dcd: a Linux CD player by a slacker, for slackers.
dcd was started because I got tired of having to dedicate a whole console to workbone, and the CD players available for X were, at the time, universally lacking in features. They're a bit better now, though.
dcd plays CDs, lets you set up CD playlists, and does most of what a conventional CD player does, in a (hopefully) intuitive manner.
Update, Sometime In 2003: The old "CD Index" went away, which means the online stuff for every version before the current CVS versions is more-or-less broken. Things should work with the current version of libmusicbrainz. Since it's basically the same project, it would have been awfully nice if they'd put in a backwards-compatibility mode, but, well, we can't have everything.
The unfortunate side effect of all this is that dcd requires libmusicbrainz, which requires a C++ compiler and all the attendant cruft. Sorry 'bout that.
Further Update: Hey, it's better now. Go grab the latest CVS code (or any release after 0.99.2) and look at the Makefile. There's a "NETWORK" line in the Makefile. Comment it out, get a copy of dcd that has no network support and doesn't display track names and such, but also doesn't require libmusicbrainz and is generally about half the size. (One of these years I'll put 'em both in the same binary and find a good way to make the old "network" command line switch work again. This year isn't looking good, though.) This got about ten seconds of testing, so if it's horribly broken, lemme know.
Basically, here's the things dcd does, and how to do them (from `dcd help') and an example directory for those lucky souls with network connectivity (from `dcd dir'):
[dave@bureau42 dave]$ dcd h dcd 0.99.3 ("cassiopeia") (C) 1998-2003 firstname.lastname@example.org (GNU GPL) Compiled on Oct 9 2003 with default drive /dev/cdroms/cdrom0 Includes MiniLZO 1.08 by Markus F.X.J. Oberhumer This program is released to the public with NO WARRANTY under the GNU General Public License. See `COPYING' in the dcd distribution for details. Usage: dcd [options] [tracklist] The following options cause dcd to exit immediately: d Dir lists the CD directory e Eject opens the CD tray h Help displays this message :-) i Info minimal info/status of current CD p Pause pause/resume the CD s Stop stops the CD player (and kills dcd v Version displays software version f Forward play the next track on CD b Back play the previous track on CD k Kill kill all known instances of dcd These options are for programming dcd like a CD player: l Loop loop the listed tracks (or CD if none given) r Random plays random track from the CD q Quit Don't detach from console until finished These are miscellaneous options, intended mainly for shell scripting: a firstrk Echo the first track number to stdout z last-trk Echo the last track number to stdout x cdindeX Echo the CD Index disc ID (deprecated?) [dave@bureau42 dave]$ dcd d Track Time (23 tracks / 71:09) Final Fantasy VII Original Soundtrack (disc 1) 1 2:52 Prelude 2 3:58 Opening - Bombing Mission 3 3:20 Mako Reactor 4 4:02 Anxious Heart 5 5:06 Tifa's Theme 6 3:28 Barrett's Theme 7 2:30 Hurry! 8 2:34 Lurking in the Darkness 9 4:03 ShinRa Company 10 2:47 Fighting 11 0:55 Fanfare 12 5:00 Flowers Blooming in the Church 13 2:20 Turk's Theme 14 3:23 Underneath the Rotting Pizza 15 2:38 Oppressed People 16 3:53 Honeybee Manor 17 1:24 Who are You? 18 2:11 Don of the Slums 19 3:49 Infiltrating the ShinRa Tower 20 3:33 Still More Fighting 21 1:29 Red XIII's Theme 22 3:38 Crazy Motorcycle Chase 23 2:14 Holding my Thoughts in my Heart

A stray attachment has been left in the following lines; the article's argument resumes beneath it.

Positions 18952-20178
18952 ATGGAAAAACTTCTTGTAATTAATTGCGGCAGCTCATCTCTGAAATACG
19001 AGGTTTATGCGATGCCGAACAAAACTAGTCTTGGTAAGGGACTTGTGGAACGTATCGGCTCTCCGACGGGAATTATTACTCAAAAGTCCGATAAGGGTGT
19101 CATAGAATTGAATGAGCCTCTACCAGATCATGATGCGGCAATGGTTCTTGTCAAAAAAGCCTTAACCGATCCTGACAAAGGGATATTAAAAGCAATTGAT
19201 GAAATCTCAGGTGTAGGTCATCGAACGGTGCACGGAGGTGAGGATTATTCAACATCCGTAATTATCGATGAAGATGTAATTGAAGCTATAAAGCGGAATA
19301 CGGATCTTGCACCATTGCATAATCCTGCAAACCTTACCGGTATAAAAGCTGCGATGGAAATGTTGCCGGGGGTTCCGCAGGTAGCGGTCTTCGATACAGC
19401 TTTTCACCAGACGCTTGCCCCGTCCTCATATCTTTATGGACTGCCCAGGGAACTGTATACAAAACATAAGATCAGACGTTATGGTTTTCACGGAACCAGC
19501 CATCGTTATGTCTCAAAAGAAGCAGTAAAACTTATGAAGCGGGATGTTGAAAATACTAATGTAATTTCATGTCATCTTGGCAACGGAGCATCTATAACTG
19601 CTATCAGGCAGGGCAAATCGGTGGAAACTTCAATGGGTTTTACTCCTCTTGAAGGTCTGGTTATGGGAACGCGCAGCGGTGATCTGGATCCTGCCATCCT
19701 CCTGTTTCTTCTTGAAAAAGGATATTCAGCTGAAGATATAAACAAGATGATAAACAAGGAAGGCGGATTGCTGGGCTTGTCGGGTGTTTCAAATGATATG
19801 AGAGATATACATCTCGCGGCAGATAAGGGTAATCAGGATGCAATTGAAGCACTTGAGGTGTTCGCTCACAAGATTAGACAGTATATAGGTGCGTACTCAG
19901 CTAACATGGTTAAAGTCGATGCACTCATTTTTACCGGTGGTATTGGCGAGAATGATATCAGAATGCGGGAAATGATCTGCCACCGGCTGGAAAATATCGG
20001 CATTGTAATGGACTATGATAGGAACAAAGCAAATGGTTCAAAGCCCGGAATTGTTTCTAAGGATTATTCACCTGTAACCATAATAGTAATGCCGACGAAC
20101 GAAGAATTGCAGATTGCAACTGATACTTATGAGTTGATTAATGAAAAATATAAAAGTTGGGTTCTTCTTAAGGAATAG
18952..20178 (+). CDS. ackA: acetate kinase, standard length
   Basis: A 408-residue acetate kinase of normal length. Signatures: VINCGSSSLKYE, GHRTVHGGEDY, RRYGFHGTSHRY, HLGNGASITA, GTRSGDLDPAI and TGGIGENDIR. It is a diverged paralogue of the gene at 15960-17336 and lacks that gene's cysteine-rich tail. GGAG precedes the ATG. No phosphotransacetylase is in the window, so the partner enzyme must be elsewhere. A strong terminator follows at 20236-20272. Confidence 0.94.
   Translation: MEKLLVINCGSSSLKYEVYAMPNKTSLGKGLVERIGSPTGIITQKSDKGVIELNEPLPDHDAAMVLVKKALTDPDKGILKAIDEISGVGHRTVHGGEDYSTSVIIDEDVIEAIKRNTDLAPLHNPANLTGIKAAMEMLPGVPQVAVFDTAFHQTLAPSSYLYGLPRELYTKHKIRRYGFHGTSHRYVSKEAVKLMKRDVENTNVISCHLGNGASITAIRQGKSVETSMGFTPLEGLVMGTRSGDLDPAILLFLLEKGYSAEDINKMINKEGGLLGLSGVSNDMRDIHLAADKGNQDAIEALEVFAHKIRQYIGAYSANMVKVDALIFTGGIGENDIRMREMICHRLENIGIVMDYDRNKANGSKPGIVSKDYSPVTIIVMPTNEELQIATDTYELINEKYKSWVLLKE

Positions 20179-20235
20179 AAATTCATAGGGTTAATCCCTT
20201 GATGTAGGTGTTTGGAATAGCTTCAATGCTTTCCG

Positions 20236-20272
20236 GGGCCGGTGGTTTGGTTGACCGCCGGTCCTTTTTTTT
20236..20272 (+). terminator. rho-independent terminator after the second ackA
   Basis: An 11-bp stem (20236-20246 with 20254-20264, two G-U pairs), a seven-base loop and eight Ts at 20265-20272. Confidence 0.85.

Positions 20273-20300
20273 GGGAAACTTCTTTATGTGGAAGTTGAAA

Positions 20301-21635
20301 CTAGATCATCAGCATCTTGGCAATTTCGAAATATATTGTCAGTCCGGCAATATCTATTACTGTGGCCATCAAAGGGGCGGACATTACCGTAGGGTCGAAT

It probably does more than that, but who knows?
It doesn't do volume controls, though. For that, may I recommend aumix for the console, or WMixer for WindowMaker. They're the ones I use, and they work well.
The current source code, CVS, and all that good stuff, are available on the SourceForge project page. Have fun.
let the author know how badly it sucks